Chinese security forces detained people at the site of a rare demonstration on Monday, as authorities scrambled to quell protests that have erupted across the country calling for political freedoms and an end to lockouts.
People have taken to the streets in major cities and gathered on university campuses across China to call for an end to lockdowns and greater political freedoms, in a wave of protests not seen since pro-democracy demonstrations were crushed. from 1989.
A deadly fire last week in Urumqi, the capital of China’s northwestern Xinjiang region, was the catalyst for public anger, with many blaming COVID lockdowns for hampering rescue efforts.
On Monday, Beijing accused “ultimate forces” of linking the fire to COVID measures, saying local authorities had “clarified the facts and refuted this information and slander.”
In Shanghai, in an area where protesters gathered over the weekend, AFP witnessed three people being led away from a location by police as Chinese censors struggled to erase signs of rallies on social media. .
Protesters have used the rallies to call for greater political freedoms, and some have even demanded the resignation of Chinese President Xi Jinping, recently re-elected to a historic third term at the helm of the country.
Large crowds gathered in the capital Beijing and Shanghai’s economic hub on Sunday, where police clashed with protesters as they tried to stop the groups from gathering on Wulumuqi Street, whose name in Mandarin means Urumqi.
Hundreds of people gathered in the same area with blank sheets of paper and flowers for what appeared to be a silent protest on Sunday afternoon.
The BBC said one of its journalists had been detained and beaten by police while covering protests in Shanghai, although China’s Foreign Ministry said the reporter had not identified himself as such.
A British government minister on Monday denounced the Chinese police’s actions as “unacceptable” and “worrying”.
In the capital, at least 400 people gathered on the banks of a river for several hours, with some shouting: “We are all the people of Xinjiang! Come on Chinese people!”
AFP journalists at the tense scene of the Shanghai protests on Monday saw a heavy police presence, with blue billboards placed along sidewalks to prevent further gatherings.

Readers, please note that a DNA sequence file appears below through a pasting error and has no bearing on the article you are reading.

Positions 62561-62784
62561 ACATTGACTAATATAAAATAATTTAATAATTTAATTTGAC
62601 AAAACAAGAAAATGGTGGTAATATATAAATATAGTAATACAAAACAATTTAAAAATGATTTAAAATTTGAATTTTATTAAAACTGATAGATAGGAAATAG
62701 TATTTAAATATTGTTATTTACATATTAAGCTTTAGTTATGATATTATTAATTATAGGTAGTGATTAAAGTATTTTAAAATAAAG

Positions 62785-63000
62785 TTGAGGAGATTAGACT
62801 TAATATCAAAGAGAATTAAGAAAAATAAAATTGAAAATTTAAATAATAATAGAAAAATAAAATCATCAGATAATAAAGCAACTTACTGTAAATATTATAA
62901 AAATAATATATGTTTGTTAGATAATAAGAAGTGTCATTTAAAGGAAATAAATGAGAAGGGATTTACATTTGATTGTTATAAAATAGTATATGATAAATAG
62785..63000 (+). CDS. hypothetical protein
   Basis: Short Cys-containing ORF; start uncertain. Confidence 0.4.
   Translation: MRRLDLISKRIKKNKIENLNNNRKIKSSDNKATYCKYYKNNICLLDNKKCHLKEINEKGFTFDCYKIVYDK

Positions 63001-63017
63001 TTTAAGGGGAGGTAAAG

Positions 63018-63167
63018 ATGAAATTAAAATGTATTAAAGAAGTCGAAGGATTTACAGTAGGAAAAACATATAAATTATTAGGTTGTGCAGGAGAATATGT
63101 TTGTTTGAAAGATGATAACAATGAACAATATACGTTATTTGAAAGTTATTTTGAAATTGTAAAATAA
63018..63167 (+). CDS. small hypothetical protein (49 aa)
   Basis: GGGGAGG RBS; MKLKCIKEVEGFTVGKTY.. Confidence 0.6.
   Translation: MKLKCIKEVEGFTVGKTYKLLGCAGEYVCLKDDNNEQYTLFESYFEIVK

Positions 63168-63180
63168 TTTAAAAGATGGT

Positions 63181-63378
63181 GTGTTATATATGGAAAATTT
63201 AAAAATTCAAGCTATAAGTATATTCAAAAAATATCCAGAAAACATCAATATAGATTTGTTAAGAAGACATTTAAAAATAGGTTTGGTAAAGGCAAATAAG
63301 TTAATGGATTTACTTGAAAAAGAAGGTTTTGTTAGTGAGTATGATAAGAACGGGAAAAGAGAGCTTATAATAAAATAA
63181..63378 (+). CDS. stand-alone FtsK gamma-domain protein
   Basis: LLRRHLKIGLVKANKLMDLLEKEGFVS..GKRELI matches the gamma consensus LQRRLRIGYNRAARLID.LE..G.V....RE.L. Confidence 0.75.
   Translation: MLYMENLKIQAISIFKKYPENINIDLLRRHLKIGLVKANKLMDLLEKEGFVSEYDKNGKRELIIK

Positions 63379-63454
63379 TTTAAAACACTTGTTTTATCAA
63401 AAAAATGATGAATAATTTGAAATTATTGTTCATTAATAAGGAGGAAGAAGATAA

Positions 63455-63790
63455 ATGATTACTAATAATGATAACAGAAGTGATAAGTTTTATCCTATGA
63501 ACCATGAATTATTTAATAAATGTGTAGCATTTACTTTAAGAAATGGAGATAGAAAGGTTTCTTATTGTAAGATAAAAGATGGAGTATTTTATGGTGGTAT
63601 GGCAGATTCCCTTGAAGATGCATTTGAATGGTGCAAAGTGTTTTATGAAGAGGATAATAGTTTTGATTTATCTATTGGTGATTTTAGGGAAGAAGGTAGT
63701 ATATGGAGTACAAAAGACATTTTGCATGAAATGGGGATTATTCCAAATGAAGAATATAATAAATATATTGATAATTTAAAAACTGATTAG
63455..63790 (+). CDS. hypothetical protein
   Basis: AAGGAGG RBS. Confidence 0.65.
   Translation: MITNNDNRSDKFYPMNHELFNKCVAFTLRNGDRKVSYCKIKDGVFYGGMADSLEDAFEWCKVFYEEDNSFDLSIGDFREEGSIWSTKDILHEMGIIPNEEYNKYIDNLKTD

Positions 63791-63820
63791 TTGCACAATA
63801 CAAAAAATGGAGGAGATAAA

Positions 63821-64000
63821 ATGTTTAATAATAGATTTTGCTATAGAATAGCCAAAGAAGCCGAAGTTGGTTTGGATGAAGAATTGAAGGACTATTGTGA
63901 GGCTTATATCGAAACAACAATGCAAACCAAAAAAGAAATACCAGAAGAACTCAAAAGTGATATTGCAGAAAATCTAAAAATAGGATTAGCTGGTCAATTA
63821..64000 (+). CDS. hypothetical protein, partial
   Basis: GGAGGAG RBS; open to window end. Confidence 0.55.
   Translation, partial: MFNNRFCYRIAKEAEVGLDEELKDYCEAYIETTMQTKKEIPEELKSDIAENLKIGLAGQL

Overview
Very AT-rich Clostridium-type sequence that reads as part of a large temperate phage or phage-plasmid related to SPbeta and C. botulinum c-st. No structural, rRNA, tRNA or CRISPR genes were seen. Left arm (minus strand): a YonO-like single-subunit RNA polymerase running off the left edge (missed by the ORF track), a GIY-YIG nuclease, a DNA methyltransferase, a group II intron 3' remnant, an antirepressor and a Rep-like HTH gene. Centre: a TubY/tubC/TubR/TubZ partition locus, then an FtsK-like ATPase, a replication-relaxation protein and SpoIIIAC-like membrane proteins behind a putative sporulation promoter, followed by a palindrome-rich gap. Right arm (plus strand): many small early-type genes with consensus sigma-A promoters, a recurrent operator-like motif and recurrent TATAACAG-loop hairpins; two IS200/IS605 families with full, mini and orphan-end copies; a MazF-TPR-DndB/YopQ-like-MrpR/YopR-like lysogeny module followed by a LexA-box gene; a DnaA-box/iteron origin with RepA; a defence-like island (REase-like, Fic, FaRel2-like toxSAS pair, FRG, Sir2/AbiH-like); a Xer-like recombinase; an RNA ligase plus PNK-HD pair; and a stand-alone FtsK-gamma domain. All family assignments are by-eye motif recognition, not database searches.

An AFP journalist was able to verify that three people were detained by the police at the scene, and that the security forces prevented passers-by from taking photos or videos of the area.
When asked why one of the people had been taken away, a police officer told AFP “because he had not respected our provisions”, before referring the journalist to local police authorities.
Shanghai police had not responded to repeated questions on the number of people detained on Monday.
An AFP journalist also filmed people detained on Sunday.
State censors appeared to have largely cleared Chinese social media of any news about the rallies on Monday.
The search terms “Liangma River” and “Urumqi road”, sites of protests in Beijing and Shanghai, had been removed from any reference to the rallies on the Twitter-like platform Weibo.
China’s tight control of information and ongoing travel restrictions linked to the “zero COVID” policy make it difficult to verify the number of protesters in the vast country.
However, such widespread rallies are exceptionally rare, as the authorities harshly crack down on any form of opposition to the central government.
The protests, which have spread via social media, have been fueled by frustration over the central government’s zero-COVID policy, which sees authorities imposing sudden lockdowns, lengthy quarantines and mass testing campaigns for just one month. handful of cases.
Protests also took place on Sunday in Wuhan, the central city where COVID-19 first appeared, while demonstrations were reported in Guangzhou, Chengdu and Hong Kong.
At the Beijing riverside demonstration site, where there were lines of police vehicles on Monday, a jogger in her 20s told AFP she had seen the protests on social media.
“This protest was a good thing, it sent the signal that people were fed up with restrictions that were too strong,” said the runner, who asked not to be named.
“I think the government has gotten the message and will soften the policy to give them and the whole world a way out,” he added, saying “censorship couldn’t keep up” with the news of the protests.
The state-run newspaper Diario del Pueblo published a comment on Monday morning warning of “paralysis” and “battle-weariness” in the fight against COVID, but stopped short of calling for an end to the line policy. hard.
“People have reached a boiling point because there has been no clear direction to end the zero COVID policy,” Alfred Wu Muluan, a China policy expert at the National University of Singapore, told AFP. “The party has underestimated the anger of the people.”
China reported 40,052 domestic cases of COVID-19 on Monday, a record number but minuscule compared to the number of cases in the West at the height of the pandemic.
Information of: The Times of Israel
Photo credits: PA